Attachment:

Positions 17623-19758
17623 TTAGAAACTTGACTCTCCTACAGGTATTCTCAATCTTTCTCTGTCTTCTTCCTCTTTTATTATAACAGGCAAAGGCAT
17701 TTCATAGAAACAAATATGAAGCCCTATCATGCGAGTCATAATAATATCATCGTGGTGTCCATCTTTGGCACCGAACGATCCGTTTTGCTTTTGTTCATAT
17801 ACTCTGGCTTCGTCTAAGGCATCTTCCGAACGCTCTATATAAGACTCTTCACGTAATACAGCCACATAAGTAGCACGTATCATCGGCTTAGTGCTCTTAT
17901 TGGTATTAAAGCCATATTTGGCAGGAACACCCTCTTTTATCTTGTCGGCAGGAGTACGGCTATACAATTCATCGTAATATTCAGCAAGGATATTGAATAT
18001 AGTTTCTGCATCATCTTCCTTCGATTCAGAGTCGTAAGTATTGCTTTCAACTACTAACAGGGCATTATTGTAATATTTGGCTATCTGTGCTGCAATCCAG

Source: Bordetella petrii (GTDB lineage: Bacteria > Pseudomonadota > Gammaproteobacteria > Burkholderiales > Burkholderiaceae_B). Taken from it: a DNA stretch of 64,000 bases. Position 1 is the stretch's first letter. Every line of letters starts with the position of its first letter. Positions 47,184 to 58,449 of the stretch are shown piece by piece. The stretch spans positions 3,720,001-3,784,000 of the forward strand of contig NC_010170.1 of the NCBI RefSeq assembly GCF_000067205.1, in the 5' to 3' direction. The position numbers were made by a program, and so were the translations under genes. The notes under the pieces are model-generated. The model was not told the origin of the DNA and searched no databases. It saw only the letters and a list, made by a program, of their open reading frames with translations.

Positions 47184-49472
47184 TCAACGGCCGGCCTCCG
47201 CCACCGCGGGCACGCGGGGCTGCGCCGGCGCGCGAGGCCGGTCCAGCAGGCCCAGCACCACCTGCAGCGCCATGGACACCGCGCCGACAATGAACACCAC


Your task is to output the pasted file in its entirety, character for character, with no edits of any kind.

Positions 17623-19758
17623 TTAGAAACTTGACTCTCCTACAGGTATTCTCAATCTTTCTCTGTCTTCTTCCTCTTTTATTATAACAGGCAAAGGCAT
17701 TTCATAGAAACAAATATGAAGCCCTATCATGCGAGTCATAATAATATCATCGTGGTGTCCATCTTTGGCACCGAACGATCCGTTTTGCTTTTGTTCATAT
17801 ACTCTGGCTTCGTCTAAGGCATCTTCCGAACGCTCTATATAAGACTCTTCACGTAATACAGCCACATAAGTAGCACGTATCATCGGCTTAGTGCTCTTAT
17901 TGGTATTAAAGCCATATTTGGCAGGAACACCCTCTTTTATCTTGTCGGCAGGAGTACGGCTATACAATTCATCGTAATATTCAGCAAGGATATTGAATAT
18001 AGTTTCTGCATCATCTTCCTTCGATTCAGAGTCGTAAGTATTGCTTTCAACTACTAACAGGGCATTATTGTAATATTTGGCTATCTGTGCTGCAATCCAG

Source: Bordetella petrii (GTDB lineage: Bacteria > Pseudomonadota > Gammaproteobacteria > Burkholderiales > Burkholderiaceae_B). Taken from it: a DNA stretch of 64,000 bases. Position 1 is the stretch's first letter. Every line of letters starts with the position of its first letter. Positions 47,184 to 58,449 of the stretch are shown piece by piece. The stretch spans positions 3,720,001-3,784,000 of the forward strand of contig NC_010170.1 of the NCBI RefSeq assembly GCF_000067205.1, in the 5' to 3' direction. The position numbers were made by a program, and so were the translations under genes. The notes under the pieces are model-generated. The model was not told the origin of the DNA and searched no databases. It saw only the letters and a list, made by a program, of their open reading frames with translations.

Positions 47184-49472
47184 TCAACGGCCGGCCTCCG
47201 CCACCGCGGGCACGCGGGGCTGCGCCGGCGCGCGAGGCCGGTCCAGCAGGCCCAGCACCACCTGCAGCGCCATGGACACCGCGCCGACAATGAACACCAC